Figure 1 -  Microsatellite genotyping before/after reverse 5′ sequence tag. a) Fluorescent primers for D2S133 were used to amplify DNA from one randomly selected sample, which is homozygous for a particular allele of this marker. Amplification was performed under two different PCR protocols, using either the tagged or untagged reverse primer. From top to bottom: minus tag, plusA PCR; minus tag, standard PCR; plus tag, plusA PCR; plus tag, standard PCR. In the absence of the reverse tag, use of plusA PCR conditions biases products toward nontemplated nucleotide addition, as seen by comparing the first and second panels. The addition of the reverse tag increases amplicon size, as shown in the two bottom panels, and reduces variability in peak splitting under different PCR conditions. Note that the stutter peaks at 2-bp intervals are independent of PCR conditions and presence of reverse tag. GeneMarker genotyping software was used to identify and call the allele as 297 bp in the bottom panels (gray vertical bar). b) D16S520, from top to bottom: minus tag, plusA PCR; minus tag, standard PCR; plus tag, plusA PCR; plus tag, standard PCR. Similar to panel (a), but this marker is heterozygous for alleles at 196 and 198 bp, as called by GeneMarker (gray vertical bars) for the reverse tagged version of the marker. Peak splitting is much more severe for this marker, but addition of the reverse tag still reduces the variation significantly. As above, addition of the reverse tag increases the size of the amplicon.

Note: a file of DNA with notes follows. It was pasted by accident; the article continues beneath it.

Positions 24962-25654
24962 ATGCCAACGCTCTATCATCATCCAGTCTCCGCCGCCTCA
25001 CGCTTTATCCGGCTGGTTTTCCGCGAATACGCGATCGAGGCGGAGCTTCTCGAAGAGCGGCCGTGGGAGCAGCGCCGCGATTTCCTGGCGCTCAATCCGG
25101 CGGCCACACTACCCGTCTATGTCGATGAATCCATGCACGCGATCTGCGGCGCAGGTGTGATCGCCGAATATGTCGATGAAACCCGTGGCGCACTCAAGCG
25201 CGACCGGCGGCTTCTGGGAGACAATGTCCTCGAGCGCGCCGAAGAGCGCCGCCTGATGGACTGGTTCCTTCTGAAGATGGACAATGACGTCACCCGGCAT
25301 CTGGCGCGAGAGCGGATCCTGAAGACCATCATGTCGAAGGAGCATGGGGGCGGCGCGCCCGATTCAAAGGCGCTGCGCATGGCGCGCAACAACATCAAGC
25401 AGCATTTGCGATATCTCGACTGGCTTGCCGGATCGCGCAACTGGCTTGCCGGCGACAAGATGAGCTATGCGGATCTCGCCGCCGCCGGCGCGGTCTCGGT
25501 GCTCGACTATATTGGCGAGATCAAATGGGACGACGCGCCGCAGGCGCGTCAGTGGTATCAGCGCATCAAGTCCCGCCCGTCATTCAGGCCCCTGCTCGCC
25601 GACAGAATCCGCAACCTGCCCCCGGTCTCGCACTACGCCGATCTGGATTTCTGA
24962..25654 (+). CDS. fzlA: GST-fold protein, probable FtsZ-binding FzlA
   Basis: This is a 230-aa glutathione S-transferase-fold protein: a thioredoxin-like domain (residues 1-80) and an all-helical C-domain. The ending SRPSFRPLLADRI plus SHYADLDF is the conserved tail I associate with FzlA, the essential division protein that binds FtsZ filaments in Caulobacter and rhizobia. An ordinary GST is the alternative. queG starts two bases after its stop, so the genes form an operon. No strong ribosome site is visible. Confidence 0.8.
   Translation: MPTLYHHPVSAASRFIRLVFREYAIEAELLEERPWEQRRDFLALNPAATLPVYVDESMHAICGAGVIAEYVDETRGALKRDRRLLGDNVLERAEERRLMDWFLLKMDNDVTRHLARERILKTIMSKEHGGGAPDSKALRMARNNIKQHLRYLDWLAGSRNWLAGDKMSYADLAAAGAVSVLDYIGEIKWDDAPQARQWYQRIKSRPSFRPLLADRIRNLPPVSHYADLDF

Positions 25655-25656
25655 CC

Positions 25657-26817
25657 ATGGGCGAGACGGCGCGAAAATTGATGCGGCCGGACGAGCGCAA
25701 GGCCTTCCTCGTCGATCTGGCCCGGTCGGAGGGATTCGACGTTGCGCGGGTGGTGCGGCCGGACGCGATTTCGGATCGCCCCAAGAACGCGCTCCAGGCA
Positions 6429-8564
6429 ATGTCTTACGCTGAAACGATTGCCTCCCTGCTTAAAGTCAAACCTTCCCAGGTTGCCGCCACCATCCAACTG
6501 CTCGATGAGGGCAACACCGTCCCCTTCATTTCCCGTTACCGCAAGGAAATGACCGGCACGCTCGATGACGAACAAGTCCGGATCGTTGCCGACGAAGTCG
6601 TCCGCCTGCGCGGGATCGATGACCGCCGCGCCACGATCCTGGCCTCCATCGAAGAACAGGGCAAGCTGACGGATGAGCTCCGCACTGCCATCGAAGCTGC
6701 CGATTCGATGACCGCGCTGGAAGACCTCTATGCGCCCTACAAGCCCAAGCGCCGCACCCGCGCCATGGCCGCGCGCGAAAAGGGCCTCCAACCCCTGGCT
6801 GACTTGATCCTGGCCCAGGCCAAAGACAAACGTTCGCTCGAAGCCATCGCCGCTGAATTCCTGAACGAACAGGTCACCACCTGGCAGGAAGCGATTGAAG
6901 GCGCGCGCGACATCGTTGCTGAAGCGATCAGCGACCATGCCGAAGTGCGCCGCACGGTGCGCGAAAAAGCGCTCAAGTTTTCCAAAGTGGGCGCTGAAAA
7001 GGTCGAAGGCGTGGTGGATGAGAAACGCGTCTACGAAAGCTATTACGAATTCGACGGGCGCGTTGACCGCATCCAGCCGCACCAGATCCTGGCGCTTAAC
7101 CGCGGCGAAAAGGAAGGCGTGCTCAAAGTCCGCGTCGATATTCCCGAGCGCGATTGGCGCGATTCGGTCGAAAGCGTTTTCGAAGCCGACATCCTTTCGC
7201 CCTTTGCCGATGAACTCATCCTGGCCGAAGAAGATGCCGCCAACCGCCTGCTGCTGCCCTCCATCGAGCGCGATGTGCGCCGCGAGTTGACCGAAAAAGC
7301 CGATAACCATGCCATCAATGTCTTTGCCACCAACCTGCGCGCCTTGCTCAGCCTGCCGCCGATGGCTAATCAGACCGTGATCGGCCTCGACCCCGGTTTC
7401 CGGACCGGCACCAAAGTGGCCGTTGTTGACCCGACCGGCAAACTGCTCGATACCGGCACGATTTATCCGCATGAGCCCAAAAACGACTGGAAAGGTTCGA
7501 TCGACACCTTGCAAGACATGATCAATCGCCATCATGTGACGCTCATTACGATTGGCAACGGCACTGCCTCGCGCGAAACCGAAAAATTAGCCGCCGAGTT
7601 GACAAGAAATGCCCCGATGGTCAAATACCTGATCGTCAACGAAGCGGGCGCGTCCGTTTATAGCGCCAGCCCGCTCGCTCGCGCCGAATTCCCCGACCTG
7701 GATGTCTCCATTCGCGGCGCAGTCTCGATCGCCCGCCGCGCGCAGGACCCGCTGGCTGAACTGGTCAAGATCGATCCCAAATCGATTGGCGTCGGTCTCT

SNP genotyping